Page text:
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All Families Are Psychotic

by Douglas Coupland

With All Families Are Psychotic author Douglas Coupland has completed a seven-novel mission: he’s finally moved his characters out of the rumpus room.

Rumpus rooms have always figured prominently in Coupland’s universe of protracted, distracted youngishness. Almost every Coupland novel features scenes in which stressed-out Gap-generation characters remember or revisit their parents’ rec room. Down in the basement, familiar old Twister games and Cure records become the stuff of emotional ambushes, prompting post-boomer verbal taffy on life, love, and what it’s like to live in an era where history is a useless tool for understanding the present.

It’s to Coupland’s credit that he can squeeze maximum metaphorical value out of rooms containing bean bag chairs – Coupland can make relics of atom-age togetherness the stuff of real, inchoate yearning. Meanwhile, upstairs, Mom and Dad are discombobulated in their own ways, but the kids have got to deal with their own freakiness first, the way kids do.

Now, with only a sentence or two about the metaphysical grip of wood paneling, comes All Families Are Psychotic. This one, as the title suggests, is largely about the grown-ups.

All Families Are Psychotic starts with 67- year-old mom Janet Drummond waking up in a motel room just outside Orlando. Trained chiefly to attend to the contents of family fridges and her husband’s sock drawer, mature millennium citizen Janet finds herself feeling the oldsters’ equivalent of dazed and confused, which is sick and tired. Janet’s thoughts are all over the place, and they include this very Couplandesque observation about her kids: “none had known poverty, and they’d never known war, but the advantage hadn’t made them golden.”

The kids. In one of the outsized, big-theme plot developments that Coupland’s characters are often melded with, Janet’s middle child Sarah is due to enter the history books by going up in a NASA space shuttle. Hotheaded Wade and whiny Bryan, Janet’s other adult offspring, have also stumbled across the continent for the big event. And there are babies on board – Wade’s wife, born-again Beth, is pregnant, and Bryan’s girlfriend Emily is a wild child and wannabe surrogate mom. There’s also Janet’s brawling ex-husband Ted, with his new cheesy slut wife, Nickie. From there, as TV Guide used to say, hilarity ensues.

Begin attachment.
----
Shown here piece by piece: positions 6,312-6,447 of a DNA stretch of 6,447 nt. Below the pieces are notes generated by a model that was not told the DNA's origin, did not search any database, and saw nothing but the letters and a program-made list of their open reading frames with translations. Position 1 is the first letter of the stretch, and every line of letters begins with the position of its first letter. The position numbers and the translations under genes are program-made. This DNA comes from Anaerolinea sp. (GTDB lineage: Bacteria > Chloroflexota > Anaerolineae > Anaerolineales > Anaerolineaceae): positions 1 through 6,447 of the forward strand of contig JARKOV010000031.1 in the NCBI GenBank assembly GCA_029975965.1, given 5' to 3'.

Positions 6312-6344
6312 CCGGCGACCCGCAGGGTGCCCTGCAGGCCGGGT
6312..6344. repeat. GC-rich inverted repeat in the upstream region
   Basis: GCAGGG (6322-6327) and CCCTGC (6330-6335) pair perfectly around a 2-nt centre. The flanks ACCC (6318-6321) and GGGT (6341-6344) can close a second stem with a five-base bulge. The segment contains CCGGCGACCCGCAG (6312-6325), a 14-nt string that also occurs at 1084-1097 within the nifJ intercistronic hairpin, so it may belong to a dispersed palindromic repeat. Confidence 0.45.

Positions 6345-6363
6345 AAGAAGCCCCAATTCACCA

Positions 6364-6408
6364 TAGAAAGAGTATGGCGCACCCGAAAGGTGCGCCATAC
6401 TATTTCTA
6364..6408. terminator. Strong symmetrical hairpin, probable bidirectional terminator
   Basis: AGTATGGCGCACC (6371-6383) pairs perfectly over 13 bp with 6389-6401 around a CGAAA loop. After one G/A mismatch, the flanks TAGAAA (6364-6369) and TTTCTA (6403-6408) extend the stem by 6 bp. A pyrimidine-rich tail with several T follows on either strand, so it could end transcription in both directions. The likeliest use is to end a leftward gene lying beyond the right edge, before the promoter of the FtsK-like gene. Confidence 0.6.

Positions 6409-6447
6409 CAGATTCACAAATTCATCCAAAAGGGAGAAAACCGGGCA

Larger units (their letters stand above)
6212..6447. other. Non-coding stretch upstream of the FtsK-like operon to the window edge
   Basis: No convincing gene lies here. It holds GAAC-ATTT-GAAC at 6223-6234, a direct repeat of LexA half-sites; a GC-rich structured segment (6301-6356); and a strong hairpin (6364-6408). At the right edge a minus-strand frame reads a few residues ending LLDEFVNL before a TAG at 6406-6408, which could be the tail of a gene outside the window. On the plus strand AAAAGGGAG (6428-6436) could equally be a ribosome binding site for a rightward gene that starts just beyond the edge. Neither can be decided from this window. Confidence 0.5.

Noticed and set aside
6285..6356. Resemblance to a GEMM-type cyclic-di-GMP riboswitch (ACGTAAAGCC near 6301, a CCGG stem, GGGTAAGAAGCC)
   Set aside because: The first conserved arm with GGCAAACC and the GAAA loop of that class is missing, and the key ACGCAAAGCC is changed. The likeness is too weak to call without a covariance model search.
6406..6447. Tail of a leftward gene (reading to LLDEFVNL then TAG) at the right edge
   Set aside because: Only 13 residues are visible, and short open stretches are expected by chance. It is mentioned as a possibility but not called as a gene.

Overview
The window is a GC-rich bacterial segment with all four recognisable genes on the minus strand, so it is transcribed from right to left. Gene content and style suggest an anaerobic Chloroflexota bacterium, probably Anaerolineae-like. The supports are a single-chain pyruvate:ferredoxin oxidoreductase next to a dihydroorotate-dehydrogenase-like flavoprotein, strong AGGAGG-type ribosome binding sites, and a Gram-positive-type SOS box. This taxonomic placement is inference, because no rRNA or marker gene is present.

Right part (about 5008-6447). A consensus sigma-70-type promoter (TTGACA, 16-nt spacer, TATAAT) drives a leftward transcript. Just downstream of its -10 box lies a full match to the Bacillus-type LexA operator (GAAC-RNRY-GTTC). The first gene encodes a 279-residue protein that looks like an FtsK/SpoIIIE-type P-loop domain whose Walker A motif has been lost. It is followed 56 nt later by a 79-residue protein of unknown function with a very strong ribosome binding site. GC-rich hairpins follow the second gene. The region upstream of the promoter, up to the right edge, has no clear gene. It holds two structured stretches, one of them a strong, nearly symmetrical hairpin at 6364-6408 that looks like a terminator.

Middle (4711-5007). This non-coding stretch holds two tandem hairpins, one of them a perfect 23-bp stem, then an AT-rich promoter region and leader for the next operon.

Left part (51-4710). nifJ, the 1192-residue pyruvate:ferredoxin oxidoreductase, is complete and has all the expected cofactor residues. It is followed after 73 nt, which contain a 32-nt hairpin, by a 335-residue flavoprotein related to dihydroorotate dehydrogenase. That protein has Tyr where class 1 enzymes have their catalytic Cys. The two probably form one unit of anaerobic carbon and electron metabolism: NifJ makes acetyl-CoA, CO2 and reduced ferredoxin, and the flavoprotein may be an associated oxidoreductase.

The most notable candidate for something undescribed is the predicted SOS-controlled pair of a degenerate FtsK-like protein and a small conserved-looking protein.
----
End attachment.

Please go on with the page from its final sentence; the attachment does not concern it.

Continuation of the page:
It turns out that Wade has slept with Nickie. Ted finds out and shoots Wade, causing Wade’s hitherto undiagnosed HIV status to spread – via a sort of single-bullet theory – to Janet. Ted’s new wifey contracts HIV as well, and strikes up a mordant friendship with Janet. Eventually all of these plot strands metastasize into a road trip to Cape Canaveral, where Sarah is suiting up for the big bang and planning to conceive her commander’s child in space.

So it’s clear, then, what All Families Are Psychotic wants to talk about: guns, America, birth, technology, and illness. All of this is enclosed in the usual Coupland cosmos of floating pop culture junk: Pocahantas dance numbers in Disney World, pore cleaning strips, trail mix, and trophy wives with their Gipsy Kings CDs.

Coupland was one of the first authors to mix up brand name anomie with high-flown speculation about our velocity-maddened lives. One minute his characters are barking out pungent zingers on Lego or Tiki torches, and the next minute they’re gazing at the stars, wondering about time, change, and the soul. Somehow Coupland makes this shallow/profound binary style work, but it comes at the expense of character, since everybody in a Coupland novel talks in exactly the same way. After a while you’re not sure who’s speaking, and you’re also sure that you don’t really care.

In All Families Are Psychotic this presents a problem; the central character is a nice lady geezer, but the author has her talking like a downtown latte-culture chick: “until university I looked like an East German weight lifter from the sixties.” Compound this with Coupland’s customary tendency to have his characters utter swift little raps about the natural history of postmodernism – in this case, good gnomic stuff about architecture, the health industry, Disney World – and you end up with an author who wants to serve up mature-but-still-entertaining fare, but insists on dressing everybody in fast food outfits. Coupland is just too irrepressible for his own good. He wants to explore emptiness and the passage of time, but can’t or won’t deal with slowness and silence as they naturally occur in characters’ lives.

Still, even a Coupland novel that falls just short of its self-imposed mark offers a better view of our glittering, behemoth spaceship Earth than most offerings by the usual literary crowd. Tom Wolfe was right: more authors should be tackling the weird wide world out there rather than pecking on and on in their own emotional back yards. Janet, All Families Are Psychotic’s presiding consciousness, remembers when rocket launches used to blow people’s minds. Coupland ought to be our guide to today’s chilled, illed psychonauts of inner and outer space.